NEST is a cute game poem about best bird buds

Crows, it turns out, are probably smarter than you think. They seem to be able to recognize human faces and craft tools to solve problems they run up against—the problem pretty much always being a lack of food, but still. You learn this as you play Cullen Dwyer’s new game NEST, which he gives a kind of epigraph for on its page: “Explore the forest as a crow/ and try to make friends/ with whom to find treasure and secrets.”

NEST is a short game, and more than anything else it resembles Knytt or the small and atmosphere-heavy platformers of the early 2000s built in Game Maker. Part of that connection comes from the tiled visuals and the smooth movement, but there are similarities in the design sensibilities, too. When you first launch into the air, four little red bubbles spin around you, immediately making it clear that you have four more flaps before you have to coast to the ground. You can chirp back and forth with other birds to convince them to follow you or make them do stuff (carry things, mostly) to further the goals of your growing bird-cult.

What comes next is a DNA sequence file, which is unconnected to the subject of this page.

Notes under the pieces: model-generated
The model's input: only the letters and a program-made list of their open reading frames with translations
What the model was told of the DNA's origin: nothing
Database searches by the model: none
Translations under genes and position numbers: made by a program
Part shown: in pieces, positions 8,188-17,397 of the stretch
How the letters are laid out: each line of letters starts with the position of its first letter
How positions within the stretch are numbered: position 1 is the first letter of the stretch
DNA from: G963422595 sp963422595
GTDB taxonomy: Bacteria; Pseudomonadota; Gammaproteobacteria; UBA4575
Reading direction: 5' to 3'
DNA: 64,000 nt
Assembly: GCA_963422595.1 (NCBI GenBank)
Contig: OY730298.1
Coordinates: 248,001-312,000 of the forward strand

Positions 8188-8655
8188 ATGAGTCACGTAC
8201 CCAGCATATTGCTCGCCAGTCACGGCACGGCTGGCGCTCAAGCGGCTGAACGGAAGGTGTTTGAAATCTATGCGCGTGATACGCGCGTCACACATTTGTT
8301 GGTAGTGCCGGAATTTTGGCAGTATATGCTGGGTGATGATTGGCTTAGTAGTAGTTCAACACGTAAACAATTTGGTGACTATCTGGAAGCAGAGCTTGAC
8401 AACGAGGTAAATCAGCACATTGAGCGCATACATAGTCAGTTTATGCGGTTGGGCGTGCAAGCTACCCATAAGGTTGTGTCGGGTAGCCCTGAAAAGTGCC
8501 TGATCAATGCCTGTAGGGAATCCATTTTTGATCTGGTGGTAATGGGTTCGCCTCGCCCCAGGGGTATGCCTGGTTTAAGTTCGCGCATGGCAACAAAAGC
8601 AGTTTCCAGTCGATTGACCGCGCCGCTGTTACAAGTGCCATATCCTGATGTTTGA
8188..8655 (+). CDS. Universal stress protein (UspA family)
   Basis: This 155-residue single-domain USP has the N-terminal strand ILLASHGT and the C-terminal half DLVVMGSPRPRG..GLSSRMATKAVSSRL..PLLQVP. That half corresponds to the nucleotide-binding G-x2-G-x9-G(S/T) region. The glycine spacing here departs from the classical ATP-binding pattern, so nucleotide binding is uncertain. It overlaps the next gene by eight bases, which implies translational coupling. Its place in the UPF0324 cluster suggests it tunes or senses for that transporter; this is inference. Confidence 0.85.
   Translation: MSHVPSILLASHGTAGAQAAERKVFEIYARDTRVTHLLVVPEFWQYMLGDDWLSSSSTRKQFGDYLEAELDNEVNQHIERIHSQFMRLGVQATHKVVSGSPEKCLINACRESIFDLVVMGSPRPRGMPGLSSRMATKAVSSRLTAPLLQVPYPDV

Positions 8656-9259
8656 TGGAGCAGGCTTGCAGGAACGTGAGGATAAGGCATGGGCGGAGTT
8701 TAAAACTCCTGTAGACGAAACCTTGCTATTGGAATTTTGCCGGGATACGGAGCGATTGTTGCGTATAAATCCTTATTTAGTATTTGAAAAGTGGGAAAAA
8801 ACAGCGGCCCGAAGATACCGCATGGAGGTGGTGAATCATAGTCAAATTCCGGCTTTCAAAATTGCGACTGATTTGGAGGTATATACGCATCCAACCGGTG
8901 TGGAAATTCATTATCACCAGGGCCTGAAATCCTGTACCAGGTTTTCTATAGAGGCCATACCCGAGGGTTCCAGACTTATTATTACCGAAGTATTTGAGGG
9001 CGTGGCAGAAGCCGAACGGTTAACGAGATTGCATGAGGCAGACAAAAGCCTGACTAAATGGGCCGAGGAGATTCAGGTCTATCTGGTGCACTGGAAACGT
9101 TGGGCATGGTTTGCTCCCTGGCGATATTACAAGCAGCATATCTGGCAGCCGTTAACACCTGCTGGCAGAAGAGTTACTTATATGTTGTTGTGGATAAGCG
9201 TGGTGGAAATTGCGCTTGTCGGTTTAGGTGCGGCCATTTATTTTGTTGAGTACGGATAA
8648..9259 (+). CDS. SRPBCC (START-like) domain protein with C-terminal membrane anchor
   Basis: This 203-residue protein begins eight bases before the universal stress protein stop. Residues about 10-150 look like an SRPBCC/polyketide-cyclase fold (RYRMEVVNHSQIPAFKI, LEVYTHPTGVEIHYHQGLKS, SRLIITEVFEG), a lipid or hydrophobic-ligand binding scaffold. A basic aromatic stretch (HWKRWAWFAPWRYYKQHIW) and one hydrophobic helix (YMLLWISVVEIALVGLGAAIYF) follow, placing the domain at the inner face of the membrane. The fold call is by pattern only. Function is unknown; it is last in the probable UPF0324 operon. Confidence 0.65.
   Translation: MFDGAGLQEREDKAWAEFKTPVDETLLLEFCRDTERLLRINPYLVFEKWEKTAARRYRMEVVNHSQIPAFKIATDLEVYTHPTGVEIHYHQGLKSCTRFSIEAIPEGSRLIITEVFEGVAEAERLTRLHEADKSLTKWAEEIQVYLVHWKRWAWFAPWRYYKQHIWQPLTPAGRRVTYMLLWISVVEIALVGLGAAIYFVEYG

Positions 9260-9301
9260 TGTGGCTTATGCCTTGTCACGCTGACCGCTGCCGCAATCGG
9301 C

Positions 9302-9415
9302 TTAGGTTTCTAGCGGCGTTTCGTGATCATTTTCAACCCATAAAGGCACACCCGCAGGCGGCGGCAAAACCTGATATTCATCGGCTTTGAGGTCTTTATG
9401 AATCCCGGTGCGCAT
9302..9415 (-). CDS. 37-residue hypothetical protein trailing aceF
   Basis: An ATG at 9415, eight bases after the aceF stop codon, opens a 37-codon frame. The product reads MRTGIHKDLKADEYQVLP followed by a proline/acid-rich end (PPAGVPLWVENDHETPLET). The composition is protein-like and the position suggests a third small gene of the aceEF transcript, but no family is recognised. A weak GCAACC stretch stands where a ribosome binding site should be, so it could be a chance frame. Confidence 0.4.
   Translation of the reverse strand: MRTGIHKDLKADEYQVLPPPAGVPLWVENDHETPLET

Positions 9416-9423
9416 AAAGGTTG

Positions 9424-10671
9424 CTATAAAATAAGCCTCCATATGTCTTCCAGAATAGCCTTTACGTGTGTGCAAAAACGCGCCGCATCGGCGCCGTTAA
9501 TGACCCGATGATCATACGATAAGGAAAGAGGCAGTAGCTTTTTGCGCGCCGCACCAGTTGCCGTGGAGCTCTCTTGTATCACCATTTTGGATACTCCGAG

NEST feels precise in the way that a verse might

Visuals with sprites this sparse can be difficult to read, but NEST solves that problem in a number of ways: by extending its sense of minimalism to its color palette, it keeps you from ever losing your bright red crow in the dark greens of the forest. And by building its obstacles in the simplest identifiable shapes, it makes your goals very clear from the outset without textual help.


It’s fitting that the page describes the game with a poem, because NEST feels precise in the way that a verse might. The repetition and rhythm that can be found in a lot of games are presented here with so little embellishment that those forms are significant parts of the experience, from the flaps to the chirps to your three bird-friends and the three diamonds in the altar.

You can download NEST for Windows here.